I love a good horror movie as much as the next fan, but truthfully many films I see today I watch when they reach DVD. Some might argue that these frights are better experienced in a dark theater than in the safety of one’s own home. Perhaps…but I spent my childhood in the 70’s and that was time when television shows didn’t bore us to tears with “reality” or what I like to call “tales of unrealistic teenage dramas.” (As my son Devin astutely noted, “I like to watch Pretty Little Liars…with the sound off.”)
In the 70’s you could get your fill of horror with a little weekend television…and that was before cable. Some of the best “horror” stories I have experienced have been while sitting on the sofa. True, these might not hold up today and you certainly couldn’t be as “graphic” on the small screen as you can the large, but take a look at the history of television horror and I believe you’ll find some gems. One might start with a TV series called Science Fiction Theater (1955-1957) but few of us have probably seen any of the episodes. What was important about this series is that it was the predecessor to the father of Scary Television – The Twilight Zone.
Twilight Zone: I doubt I have to say a word about this series. If I choose a word however, that word would be EPIC. It is an Icon and seldom does a July 4th weekend marathon occur that I don’t spend hours re-watching these episodes. Even if it’s not necessarily frightening, this 1959 to 1964 series is not only just good fun, but it launched many careers and my own interest in writing horror.
The Outer Limits ran on ABC from 1963 to 1965 and was inspired in part by TZ. It took less of a fantasy approach to the topic and focused more on science fiction. Originally titled, “Please Stand by,” many of the episodes were shot by cinematographer Conrad Hall. Mr. Hall went on to work on the films Butch Cassidy, American Beauty, Road to Perdition and a bunch others. I didn’t liked the Outer Limits as much as Twilight Zone, but interestingly TZ fans often misremember Outer Limits episodes as a TZ. A fun little fact is that several of the creatures and props from Outer Limits wound up in episodes of the Star Trek series.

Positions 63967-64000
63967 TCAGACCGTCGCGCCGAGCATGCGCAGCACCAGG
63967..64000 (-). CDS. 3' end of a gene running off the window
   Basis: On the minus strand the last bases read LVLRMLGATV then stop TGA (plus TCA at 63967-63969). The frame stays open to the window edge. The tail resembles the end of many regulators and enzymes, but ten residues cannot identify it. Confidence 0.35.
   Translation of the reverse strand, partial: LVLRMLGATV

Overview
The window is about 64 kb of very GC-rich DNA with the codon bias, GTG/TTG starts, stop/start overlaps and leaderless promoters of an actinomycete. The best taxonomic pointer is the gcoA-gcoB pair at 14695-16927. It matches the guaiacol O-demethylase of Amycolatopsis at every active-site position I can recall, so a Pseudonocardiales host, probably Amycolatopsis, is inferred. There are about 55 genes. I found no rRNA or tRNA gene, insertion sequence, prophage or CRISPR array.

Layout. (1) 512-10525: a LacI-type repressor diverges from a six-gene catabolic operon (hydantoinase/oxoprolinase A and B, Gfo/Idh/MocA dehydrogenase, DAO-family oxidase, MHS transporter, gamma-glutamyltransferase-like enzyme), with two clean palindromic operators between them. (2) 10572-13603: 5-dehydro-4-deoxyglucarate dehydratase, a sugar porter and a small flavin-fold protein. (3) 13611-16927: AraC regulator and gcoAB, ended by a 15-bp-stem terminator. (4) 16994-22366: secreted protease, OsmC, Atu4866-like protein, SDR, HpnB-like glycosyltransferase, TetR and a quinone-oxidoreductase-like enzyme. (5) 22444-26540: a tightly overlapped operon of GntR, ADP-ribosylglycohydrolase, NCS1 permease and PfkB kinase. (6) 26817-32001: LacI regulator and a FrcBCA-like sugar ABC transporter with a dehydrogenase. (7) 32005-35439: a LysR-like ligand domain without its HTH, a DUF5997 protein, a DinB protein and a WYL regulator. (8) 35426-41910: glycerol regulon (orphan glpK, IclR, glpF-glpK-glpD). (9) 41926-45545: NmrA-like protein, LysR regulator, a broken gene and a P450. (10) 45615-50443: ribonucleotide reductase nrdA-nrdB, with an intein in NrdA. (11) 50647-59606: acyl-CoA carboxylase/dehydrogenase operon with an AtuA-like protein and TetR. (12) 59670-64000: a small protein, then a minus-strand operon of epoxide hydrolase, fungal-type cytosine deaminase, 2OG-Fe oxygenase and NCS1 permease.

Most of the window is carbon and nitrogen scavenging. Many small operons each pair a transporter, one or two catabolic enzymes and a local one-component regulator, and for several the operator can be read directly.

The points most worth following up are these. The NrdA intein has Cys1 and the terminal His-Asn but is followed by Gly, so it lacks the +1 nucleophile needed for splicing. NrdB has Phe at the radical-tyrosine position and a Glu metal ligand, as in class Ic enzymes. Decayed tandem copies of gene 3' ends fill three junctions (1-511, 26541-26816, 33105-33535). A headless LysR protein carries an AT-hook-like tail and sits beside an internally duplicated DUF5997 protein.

The Night Gallery was another masterpiece of horror and suspense by Rod Serling. Unfortunately Mr. Serling did not have the same control on NG as he did on TZ and the series suffered for it. It ran from 1970 to 1973 and I liked the “art gallery” opening where these little moments of horror could be captured in a painting. The Night Gallery updated the look and feel of the Twilight Zone, It was darker and more horror related than the science fiction themes found in its predecessor. Unfortunately the show did not enjoy syndication to the degree that Twilight Zone did.
Ghost Story/Circle of Fear: I was six when this show hit the airwaves in 1972 (Really mom? You let me watch this?). The second episode of Ghost Story (The Dead We Leave Behind) tells the tale of a man who kills his wife and her lover and buries them in the shed. They of course come back from the grave and the final film shots are of the husband cowered under a table as their shadows fall across the floor. Well I was left with a number of sleepless nights and a love for things that come back from the grave. Later the show was retitled Circle of Fear and in my opinion had the better episodes. I have the entire thing on a very bad reprint disk set (you actually catch some of the commercials) and hope someone at Screen Gems will bring this back to life. Twilight Zone inspired my love for the genre, but it was this show that comes through in my writing style and the content of my short stories.